Conor Burke spent much of his career in the back office of a major bank in Ireland. His team was tasked with digitizing the onboarding process, especially the manual, document-heavy review workflows that cost the bank millions of dollars every year, and to avoid solving fraud. He said the biggest challenge was figuring out how to remove the human element without compromising risk and fraud controls.
Inspired by this, Burke and his twin brother, Ronan, launched Burke Register, an AI-powered document fraud detection service. Built for fraud, risk, and operations teams in the fintech and finance industries, Inscribe uses AI trained on hundreds of millions of data points to return results, says Ronan.
“Tedious document checks create friction in the account opening and underwriting processes, but automation alone is not the answer,” Ronan told australiabusinessblog.com in an email interview. “We believe that automation without fraud detection is reckless. That’s why Inscribe is the complete package that helps companies detect fraud, automate processes and understand creditworthiness so they can approve more customers faster.”
Inscribe parses, classifies and matches the data of financial onboarding documents, highlighting any discrepancies between the provided documents and the recovered documents using the AI-powered fraud detection. Document details, including names, addresses and bank statement transactions, are automatically digitized to generate individual customer risk profiles with snapshots of bank statements and transactions.
Last September, Inscribe rolled out a credit analysis and bank statement automation component that provides most of the data needed to make credit decisions, including bank statement cash flow details, transaction parsing, and paycheck parsing. Ronan claims that Inscribe can extract and return important details including names, addresses, dates, transactions, and salaries in seconds.
In the features it offers, Inscribe is comparable to many of the other anti-fraud tools out there, such as Resistant AI (which grossed $16.6 million in October 2021) and Smile Identity (which grossed $7 million in July of that same year) . However, Ronan claims that what sets it apart is its AI-first approach, which relies on original data collected through previous partnerships with clients.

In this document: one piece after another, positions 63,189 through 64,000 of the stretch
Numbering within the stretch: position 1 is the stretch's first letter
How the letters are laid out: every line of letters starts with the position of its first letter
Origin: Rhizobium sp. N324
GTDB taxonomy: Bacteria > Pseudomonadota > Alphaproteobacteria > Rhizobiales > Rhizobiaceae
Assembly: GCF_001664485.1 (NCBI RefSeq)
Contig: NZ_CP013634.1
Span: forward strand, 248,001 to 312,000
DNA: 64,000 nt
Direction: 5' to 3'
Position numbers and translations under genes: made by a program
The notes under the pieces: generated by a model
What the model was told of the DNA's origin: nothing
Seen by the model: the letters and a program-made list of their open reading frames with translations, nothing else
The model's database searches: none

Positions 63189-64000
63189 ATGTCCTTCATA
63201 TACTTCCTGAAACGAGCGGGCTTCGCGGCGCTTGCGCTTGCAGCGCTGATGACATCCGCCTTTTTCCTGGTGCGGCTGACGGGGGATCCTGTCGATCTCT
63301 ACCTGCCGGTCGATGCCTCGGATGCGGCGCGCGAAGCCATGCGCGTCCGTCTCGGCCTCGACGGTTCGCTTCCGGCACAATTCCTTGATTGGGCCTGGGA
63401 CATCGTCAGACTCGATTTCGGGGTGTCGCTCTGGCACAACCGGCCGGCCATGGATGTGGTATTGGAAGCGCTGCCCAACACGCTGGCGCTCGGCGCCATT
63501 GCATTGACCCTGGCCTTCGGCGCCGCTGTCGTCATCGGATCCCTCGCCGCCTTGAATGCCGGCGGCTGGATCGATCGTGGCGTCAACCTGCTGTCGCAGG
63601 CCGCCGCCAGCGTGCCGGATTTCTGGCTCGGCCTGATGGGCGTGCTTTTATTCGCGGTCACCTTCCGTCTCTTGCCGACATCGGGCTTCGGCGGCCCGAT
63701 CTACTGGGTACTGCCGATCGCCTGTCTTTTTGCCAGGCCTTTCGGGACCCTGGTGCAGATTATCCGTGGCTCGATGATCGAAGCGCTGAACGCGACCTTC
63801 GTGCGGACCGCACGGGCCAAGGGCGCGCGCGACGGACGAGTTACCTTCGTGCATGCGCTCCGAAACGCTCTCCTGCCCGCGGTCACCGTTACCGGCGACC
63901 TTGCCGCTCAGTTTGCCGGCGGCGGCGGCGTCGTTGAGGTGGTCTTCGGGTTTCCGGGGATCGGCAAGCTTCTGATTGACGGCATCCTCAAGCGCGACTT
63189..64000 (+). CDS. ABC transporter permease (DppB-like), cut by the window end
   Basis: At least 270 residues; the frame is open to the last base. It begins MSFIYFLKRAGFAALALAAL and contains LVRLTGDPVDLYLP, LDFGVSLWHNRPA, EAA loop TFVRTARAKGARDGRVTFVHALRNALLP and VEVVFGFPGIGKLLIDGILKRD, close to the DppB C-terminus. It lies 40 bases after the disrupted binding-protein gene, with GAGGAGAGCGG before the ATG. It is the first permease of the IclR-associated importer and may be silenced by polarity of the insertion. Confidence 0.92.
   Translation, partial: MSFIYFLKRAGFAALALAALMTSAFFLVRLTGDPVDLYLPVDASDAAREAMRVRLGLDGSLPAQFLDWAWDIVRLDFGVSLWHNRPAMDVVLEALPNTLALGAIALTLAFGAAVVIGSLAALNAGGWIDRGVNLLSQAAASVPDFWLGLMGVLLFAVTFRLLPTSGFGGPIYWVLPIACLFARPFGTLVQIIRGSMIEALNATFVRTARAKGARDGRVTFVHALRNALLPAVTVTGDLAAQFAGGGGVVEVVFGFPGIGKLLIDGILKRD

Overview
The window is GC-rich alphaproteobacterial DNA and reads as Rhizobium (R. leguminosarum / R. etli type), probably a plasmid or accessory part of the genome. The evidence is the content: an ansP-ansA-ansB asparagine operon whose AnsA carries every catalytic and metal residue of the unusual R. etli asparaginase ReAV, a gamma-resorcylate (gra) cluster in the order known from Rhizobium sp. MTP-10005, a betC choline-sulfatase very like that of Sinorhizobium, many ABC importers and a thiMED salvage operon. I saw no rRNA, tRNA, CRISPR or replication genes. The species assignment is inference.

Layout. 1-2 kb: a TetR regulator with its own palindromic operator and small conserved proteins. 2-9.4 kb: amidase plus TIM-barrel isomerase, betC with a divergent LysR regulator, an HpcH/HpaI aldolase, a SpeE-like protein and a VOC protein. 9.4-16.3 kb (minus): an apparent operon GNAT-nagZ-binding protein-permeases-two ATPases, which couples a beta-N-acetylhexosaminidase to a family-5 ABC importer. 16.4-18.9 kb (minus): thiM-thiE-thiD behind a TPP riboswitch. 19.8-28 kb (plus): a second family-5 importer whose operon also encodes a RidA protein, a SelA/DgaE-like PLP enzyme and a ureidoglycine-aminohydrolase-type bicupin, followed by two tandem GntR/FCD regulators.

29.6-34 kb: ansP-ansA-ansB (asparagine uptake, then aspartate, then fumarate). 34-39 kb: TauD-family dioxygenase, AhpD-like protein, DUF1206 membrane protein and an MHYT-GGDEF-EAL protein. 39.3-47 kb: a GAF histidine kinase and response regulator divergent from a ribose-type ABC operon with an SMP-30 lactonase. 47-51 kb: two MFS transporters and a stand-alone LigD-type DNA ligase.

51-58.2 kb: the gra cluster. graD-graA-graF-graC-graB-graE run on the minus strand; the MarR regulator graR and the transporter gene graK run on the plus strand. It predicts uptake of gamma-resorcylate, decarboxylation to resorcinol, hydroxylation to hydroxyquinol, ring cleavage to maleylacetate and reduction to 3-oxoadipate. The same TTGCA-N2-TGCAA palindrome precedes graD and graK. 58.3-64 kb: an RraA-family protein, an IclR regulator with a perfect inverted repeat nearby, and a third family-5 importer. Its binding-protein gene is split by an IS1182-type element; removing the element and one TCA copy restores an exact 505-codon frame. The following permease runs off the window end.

“We had seen fraud detection and document automation companies in our space trying to build a perfect solution right away without talking to customers, but they had since shut down. They were unable to overcome the cold start problem; they weren’t able to build a product from the ground up because they didn’t have access to the data their customers were using,” said Ronan. “This comes back to the first rule of machine learning: start with data, not machine learning. If you don’t have a good dataset, you’re wasting your time. You end up choosing the wrong model or training a model on data that doesn’t perform as you expect.”
AI is far from perfect – history has shown that much is true. For example, during the pandemic, there were fraud detection systems that signal abnormal behavior confused by new shopping and spending habits. Elsewhere, automated algorithms designed to detect social fraud have proven error-prone and designed in a way that essentially punishes the poor for being poor.
But beyond the veracity of Ronan’s claims, there’s clearly something about Inscribe’s platform that draws in high-profile customers. TripActions, Ramp, Bluevine, and Shift are among the startup’s clients.
Investors, in turn, have won. This week, Inscribe closed a $25 million Series B funding round led by Threshold Ventures with participation from Crosslink Capital, Foundry, Uncork Capital, Box co-founder Dillon Smith, and Intercom co-founder Des Traynor. The infusion brings the total amount the startup has raised to date to $38 million, including a $10.5 million Series A round that closed in April 2021.
Perhaps it’s the relative ease with which Inscribe’s solution can be implemented. As Ronan rightly points out, Inscribe solves the problem of building an in-house fraud detection solution or hiring a large data science team.
“AI and machine learning models take advantage of as much data as possible, but each individual company is limited to just their own data set. So a homegrown solution just can’t be as effective as one that draws from countless data sources,” said Ronan. “That’s why companies are instead partnering with document fraud detection solutions—criminals commit fraud in a variety of ways, and those solutions pull data from across their customer base to more quickly identify coordinated attacks and emerging trends.”
Instilling fear probably helps too. A recent one survey suggests that the average US fintech loses $51 million to fraud every year, a statistic Ronan quoted me during our interview.
“An increasingly digital, geographically dispersed and fast-paced world makes it harder than ever to know who you’re doing business with, leaving businesses unsure about which potential customers are trustworthy,” said Ronan. “Fintechs have been able to build an online world, but traditional financial institutions face the challenge of moving away from legacy systems and embracing true digital transformation. And they need to do it all while reducing fraud and friction to have competitive customer experiences.”
When asked about expansion plans, Ronan says Inscribe will likely double the size of its 50-person workforce in the next 12 to 18 months.